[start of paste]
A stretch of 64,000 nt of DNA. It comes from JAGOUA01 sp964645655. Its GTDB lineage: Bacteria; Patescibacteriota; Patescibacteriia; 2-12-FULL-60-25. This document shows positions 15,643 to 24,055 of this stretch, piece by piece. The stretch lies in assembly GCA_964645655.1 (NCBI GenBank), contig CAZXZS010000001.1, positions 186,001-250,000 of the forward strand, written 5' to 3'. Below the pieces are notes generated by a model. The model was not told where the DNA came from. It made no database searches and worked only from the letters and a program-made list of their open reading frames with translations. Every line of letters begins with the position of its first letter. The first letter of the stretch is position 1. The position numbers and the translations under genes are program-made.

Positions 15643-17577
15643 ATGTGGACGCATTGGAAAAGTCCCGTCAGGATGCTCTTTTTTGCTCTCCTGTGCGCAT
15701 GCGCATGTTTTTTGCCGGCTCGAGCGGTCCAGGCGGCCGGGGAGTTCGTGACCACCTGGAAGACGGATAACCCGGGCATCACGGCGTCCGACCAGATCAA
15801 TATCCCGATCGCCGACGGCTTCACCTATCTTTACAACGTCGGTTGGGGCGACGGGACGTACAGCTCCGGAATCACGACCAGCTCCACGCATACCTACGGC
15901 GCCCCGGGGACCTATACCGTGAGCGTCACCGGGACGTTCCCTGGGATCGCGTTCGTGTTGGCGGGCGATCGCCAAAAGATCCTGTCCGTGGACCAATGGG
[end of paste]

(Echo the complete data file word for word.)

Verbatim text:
A stretch of 64,000 nt of DNA. It comes from JAGOUA01 sp964645655. Its GTDB lineage: Bacteria; Patescibacteriota; Patescibacteriia; 2-12-FULL-60-25. This document shows positions 15,643 to 24,055 of this stretch, piece by piece. The stretch lies in assembly GCA_964645655.1 (NCBI GenBank), contig CAZXZS010000001.1, positions 186,001-250,000 of the forward strand, written 5' to 3'. Below the pieces are notes generated by a model. The model was not told where the DNA came from. It made no database searches and worked only from the letters and a program-made list of their open reading frames with translations. Every line of letters begins with the position of its first letter. The first letter of the stretch is position 1. The position numbers and the translations under genes are program-made.

Positions 15643-17577
15643 ATGTGGACGCATTGGAAAAGTCCCGTCAGGATGCTCTTTTTTGCTCTCCTGTGCGCAT
15701 GCGCATGTTTTTTGCCGGCTCGAGCGGTCCAGGCGGCCGGGGAGTTCGTGACCACCTGGAAGACGGATAACCCGGGCATCACGGCGTCCGACCAGATCAA
15801 TATCCCGATCGCCGACGGCTTCACCTATCTTTACAACGTCGGTTGGGGCGACGGGACGTACAGCTCCGGAATCACGACCAGCTCCACGCATACCTACGGC
15901 GCCCCGGGGACCTATACCGTGAGCGTCACCGGGACGTTCCCTGGGATCGCGTTCGTGTTGGCGGGCGATCGCCAAAAGATCCTGTCCGTGGACCAATGGG